There Is Hope For Peace After Loss

The following is a guest post written by Jeannine O’Neil on 2/27/19.

My mom has been gone for 9 days. She passed away peacefully in her sleep after a 7-year battle with Vascular Dementia. I am sharing my story of healing to hopefully shed light on the other side to those who are currently suffering, as they watch their loved ones battle some form of Dementia.

 

Jeannine and Mom July 2012
Jeannine and her mom in July 2012

 

I got the call at 12:30 a.m. on Tuesday morning that my mother had passed. We spent all day with her the day before and the nurses told us to go home and come back in the morning. They said she had a strong heart and it could be awhile. They told us they would call if anything progressed. I am not angry we weren’t there when she passed because she had many opportunities the day before, surrounded by her whole family and at times, just my father and me. If she hadn’t gone then, I knew she wanted to do this on her own.

After the call came through and I told my father, I went back to bed and just sat with the news. It was a super full moon and it had snowed the day before. I looked out the window and everything was glowing white. It was quiet and peaceful, as the moon shimmered through the pine trees in our backyard and the snow glistened back, and I thought, “She is finally at peace.” I literally felt it throughout my whole body.

This thought and feeling has resided with me and around me every single day since she has passed. I believe it is her gift to us for taking such good care of her.

 

Jeannine's wedding
Jeannine with her husband and parents on her wedding day

 

I did not expect the immediate feeling of peace to reside deep within my bones right after her passing. I didn’t anticipate that overwhelming sense of relief that the battle is finally over. But that is exactly what happened. We can rest. Mom is back to her true self, painless and in Heaven, watching over us. Our family is finally free of the stifling caregiver vortex that we found ourselves in for so long. You know the one I am talking about, where you second guess everything, feel guilty for attempting to live a normal life, get angry when people want to talk – or not talk – about your loved one and are constantly living in a state of perpetual grief and sadness. I cannot promise this will be your outcome when your loved one goes, but I can share my experience is not what I expected – at all. I expected to feel the void more, to have more hurt and pain added onto what I had already been carrying for these 7 years. Instead, there is nothing but relief and no guilt. We did everything we could for her, keeping her home until 10 weeks before when it just became too much on us.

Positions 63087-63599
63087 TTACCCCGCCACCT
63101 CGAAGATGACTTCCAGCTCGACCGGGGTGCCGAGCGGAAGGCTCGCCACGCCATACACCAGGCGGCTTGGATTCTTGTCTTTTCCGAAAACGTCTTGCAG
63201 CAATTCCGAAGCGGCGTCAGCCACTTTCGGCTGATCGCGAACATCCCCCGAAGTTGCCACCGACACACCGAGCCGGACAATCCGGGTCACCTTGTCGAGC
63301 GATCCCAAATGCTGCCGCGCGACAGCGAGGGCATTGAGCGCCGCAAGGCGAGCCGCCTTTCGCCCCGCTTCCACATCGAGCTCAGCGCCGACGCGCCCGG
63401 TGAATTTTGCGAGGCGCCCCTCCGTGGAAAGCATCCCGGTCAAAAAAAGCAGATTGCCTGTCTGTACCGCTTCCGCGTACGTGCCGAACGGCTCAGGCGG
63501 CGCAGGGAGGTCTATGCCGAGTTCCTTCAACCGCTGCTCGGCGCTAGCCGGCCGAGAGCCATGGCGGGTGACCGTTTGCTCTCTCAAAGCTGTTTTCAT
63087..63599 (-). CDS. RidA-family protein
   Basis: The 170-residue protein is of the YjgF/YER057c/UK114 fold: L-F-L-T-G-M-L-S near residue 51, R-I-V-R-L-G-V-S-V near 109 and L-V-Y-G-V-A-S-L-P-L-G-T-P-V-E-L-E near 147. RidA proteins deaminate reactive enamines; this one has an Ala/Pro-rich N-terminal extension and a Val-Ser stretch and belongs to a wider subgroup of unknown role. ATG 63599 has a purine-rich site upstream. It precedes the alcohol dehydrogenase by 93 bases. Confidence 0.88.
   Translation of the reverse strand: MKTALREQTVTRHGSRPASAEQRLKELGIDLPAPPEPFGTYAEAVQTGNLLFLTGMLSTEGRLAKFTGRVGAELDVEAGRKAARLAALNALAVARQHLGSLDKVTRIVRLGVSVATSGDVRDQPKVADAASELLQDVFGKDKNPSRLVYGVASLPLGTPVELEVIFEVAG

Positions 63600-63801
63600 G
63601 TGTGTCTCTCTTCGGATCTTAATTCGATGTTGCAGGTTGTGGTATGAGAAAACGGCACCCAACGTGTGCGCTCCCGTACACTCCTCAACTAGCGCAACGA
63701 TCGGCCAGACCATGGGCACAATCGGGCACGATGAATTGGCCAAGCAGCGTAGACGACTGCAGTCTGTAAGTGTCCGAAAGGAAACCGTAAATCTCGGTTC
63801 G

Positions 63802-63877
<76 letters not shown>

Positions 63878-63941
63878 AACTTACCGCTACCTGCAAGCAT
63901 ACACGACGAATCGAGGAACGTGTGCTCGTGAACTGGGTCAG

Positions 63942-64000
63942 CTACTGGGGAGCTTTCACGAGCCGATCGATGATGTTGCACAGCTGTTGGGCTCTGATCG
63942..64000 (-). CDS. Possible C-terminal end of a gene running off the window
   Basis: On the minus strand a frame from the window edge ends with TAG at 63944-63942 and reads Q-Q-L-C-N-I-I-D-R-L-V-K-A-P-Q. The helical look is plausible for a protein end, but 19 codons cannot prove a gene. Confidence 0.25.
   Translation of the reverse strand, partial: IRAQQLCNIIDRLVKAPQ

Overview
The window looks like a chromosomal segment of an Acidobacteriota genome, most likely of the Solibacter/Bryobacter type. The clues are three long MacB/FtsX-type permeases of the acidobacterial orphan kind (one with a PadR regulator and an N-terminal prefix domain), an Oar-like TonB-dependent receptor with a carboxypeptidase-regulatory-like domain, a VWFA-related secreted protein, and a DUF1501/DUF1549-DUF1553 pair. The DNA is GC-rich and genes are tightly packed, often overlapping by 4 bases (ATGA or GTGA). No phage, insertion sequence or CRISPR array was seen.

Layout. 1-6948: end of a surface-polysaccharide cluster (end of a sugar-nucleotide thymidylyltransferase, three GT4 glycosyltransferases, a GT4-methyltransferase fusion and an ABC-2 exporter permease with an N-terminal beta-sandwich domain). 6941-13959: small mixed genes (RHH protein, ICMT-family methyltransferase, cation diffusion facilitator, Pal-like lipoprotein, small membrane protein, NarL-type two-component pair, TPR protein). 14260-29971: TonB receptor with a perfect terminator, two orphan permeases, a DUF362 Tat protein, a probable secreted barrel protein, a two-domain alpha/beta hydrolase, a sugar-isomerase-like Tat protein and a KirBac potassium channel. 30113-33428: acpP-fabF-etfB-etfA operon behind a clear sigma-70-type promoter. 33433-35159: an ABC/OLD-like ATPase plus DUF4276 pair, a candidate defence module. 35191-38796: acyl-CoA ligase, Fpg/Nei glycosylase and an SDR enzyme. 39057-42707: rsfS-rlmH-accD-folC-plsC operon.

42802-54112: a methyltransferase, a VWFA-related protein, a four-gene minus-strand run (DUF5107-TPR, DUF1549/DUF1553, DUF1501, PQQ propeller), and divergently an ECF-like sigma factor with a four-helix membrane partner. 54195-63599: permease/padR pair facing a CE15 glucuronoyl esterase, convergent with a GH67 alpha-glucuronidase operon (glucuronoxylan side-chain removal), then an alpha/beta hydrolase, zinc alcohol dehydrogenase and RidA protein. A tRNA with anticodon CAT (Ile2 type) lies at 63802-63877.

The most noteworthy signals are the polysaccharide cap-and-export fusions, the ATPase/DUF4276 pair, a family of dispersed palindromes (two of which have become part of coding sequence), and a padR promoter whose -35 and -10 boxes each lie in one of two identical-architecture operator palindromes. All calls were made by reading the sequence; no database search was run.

About a week before she passed, I had an epiphany. I was so afraid to “lose” her. I realized I am not losing her. I am gaining her in a new form, and that spiritual/energetic connection is a hell of a lot better than me holding her hand in some dry and musty nursing home, wondering if she will even notice if I leave a little early since she has been sleeping the entire time I was there.

Granted, other emotions came fleeting in this past week. I did have a pang of sadness after the funeral service thinking that I will never see her in physical form again. I can’t just drive to the nursing home to give her a hug, beg for kisses or to hold her hand. But, since I did all of that whenever I had the urge, I have no regrets. I gave it my all when I could. We are now in the phase of grieving the loss of the body, and I can tell you it is nothing compared to the 7 years of perpetual grief that we have been through. The constant worry and fear for her safety and well-being, wondering how much longer this will go on, the many losses along the way and how much of ourselves we felt we were losing in the process. I can tell you, being on this side is much easier for her and us.

Now it is as if a huge weight has been lifted. We fought the fight and we didn’t let it destroy our family. We pulled closer together and leaned on one another. We came out stronger and we have no regrets.

I share this because what you are going through, caring for or watching a loved one battle this horrendous disease, is admirable. Not many can stand up and do this. The pain that is around you is temporary. This is a season of your life. Be forgiving on yourself, show up and do the best you can do so you don’t have regrets. When your loved one passes, you and they will know that you gave it your all. I hope that this peace and relief will reside in your being as you transition into a new normal.

Jeannine O’Neil

 

Jeannine and Mom November 2018
Jeannine and her mom in November 2018

 

 

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7 thoughts on “There Is Hope For Peace After Loss

  1. What a generous, beautifully written, and hopeful article, Jeannine. My mother has vascular dementia, and one of my brothers and I share the caregiving. Every emotion you mentioned — the worry, the profound sadness of the daily loss of her, the frustration and anger than caregiving is defining my life, and the wackiness and occasional humor or joy that is dementia — resonated with me.
    Thank you so very much!

    Liked by 1 person

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